We admit to being helicopter parents of a first grader who is allergic to peanuts. Peanuts are everywhere and this is the first time he’s taking his lunch. What can we do to make people, as well as his classmates, aware of the seriousness of his allergy? The school health clinic has his EpiPens and we hope he’s prepared for a life threatening emergency, to the best of his seven-year-old ability.
–D.S., Providence, RI
It sounds as though you’ve prepared the school and your son for an emergency. Hopefully, most schools understand the seriousness of the problem. According to the advocacy group FARE (Food Allergy Research & Education), one out of every thirteen school age child have a food allergy. Lunchrooms should be monitored, cafeteria food nut free, and epinephrine auto-injectors known as EpiPens (containing adrenaline for emergency treatment for anaphylaxis–a traumatic reaction that can cause death within minutes) are on hand. You’re right in fearing that your son may be on the school bus, in the playground, at another child’s house, or at a birthday party when he’s given peanuts in some form. Whether or not you send him with an EpiPen sealed in a ziplock bag tucked into his backpack to school or to play, only you can train him to know what to do. Tell the grownup in charge about the seriousness of the allergy, the symptoms and where to find the EpiPen. Having unexpired EpiPens in school and at home are a must, but I don’t need to tell you that.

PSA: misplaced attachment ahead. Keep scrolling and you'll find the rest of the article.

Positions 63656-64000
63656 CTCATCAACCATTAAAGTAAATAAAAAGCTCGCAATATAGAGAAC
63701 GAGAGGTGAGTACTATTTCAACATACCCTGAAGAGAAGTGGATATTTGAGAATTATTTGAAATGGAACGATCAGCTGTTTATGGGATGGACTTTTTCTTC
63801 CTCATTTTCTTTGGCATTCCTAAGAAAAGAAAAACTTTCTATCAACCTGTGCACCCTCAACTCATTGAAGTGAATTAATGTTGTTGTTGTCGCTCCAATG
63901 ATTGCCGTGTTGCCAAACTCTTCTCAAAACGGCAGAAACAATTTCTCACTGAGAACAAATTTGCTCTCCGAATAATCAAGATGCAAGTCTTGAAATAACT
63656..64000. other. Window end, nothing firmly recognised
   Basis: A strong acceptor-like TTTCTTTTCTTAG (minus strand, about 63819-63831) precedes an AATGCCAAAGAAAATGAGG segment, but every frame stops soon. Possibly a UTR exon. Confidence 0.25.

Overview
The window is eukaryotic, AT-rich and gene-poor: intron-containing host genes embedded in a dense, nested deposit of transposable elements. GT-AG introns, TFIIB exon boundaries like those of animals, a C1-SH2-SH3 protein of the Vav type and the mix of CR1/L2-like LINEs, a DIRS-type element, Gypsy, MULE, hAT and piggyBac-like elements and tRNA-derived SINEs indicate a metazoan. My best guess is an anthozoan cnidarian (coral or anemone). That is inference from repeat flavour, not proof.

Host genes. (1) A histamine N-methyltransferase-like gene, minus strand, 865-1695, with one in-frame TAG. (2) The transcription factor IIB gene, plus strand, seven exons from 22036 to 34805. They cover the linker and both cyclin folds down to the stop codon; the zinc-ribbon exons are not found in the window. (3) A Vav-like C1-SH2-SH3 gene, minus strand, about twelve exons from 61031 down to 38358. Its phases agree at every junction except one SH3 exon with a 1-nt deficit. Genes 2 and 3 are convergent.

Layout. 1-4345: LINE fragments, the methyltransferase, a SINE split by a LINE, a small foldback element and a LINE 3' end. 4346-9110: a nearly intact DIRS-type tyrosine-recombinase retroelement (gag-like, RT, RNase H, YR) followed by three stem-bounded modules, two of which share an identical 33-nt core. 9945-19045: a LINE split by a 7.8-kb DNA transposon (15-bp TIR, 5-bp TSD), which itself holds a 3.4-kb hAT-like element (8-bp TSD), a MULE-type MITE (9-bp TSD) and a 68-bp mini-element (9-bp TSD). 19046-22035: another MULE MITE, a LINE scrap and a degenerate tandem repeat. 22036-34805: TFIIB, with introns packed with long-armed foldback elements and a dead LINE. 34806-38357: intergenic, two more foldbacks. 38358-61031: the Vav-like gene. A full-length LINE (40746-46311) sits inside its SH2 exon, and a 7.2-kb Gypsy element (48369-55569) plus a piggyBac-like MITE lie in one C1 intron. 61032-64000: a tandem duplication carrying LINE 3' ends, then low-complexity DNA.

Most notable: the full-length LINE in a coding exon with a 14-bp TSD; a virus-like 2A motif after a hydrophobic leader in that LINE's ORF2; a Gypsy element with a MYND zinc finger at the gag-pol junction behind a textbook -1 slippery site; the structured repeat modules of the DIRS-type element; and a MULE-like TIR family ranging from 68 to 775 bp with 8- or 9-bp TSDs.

Aside from what you already know, lobby your congressmen to support national legislation in the form of the School Access to Emergency Epinephrine Act, which would require schools to stock prescribed epinephrine and allow authorized staff to administer it. The bill was passed in the House last July and will be voted on in the Senate this fall.
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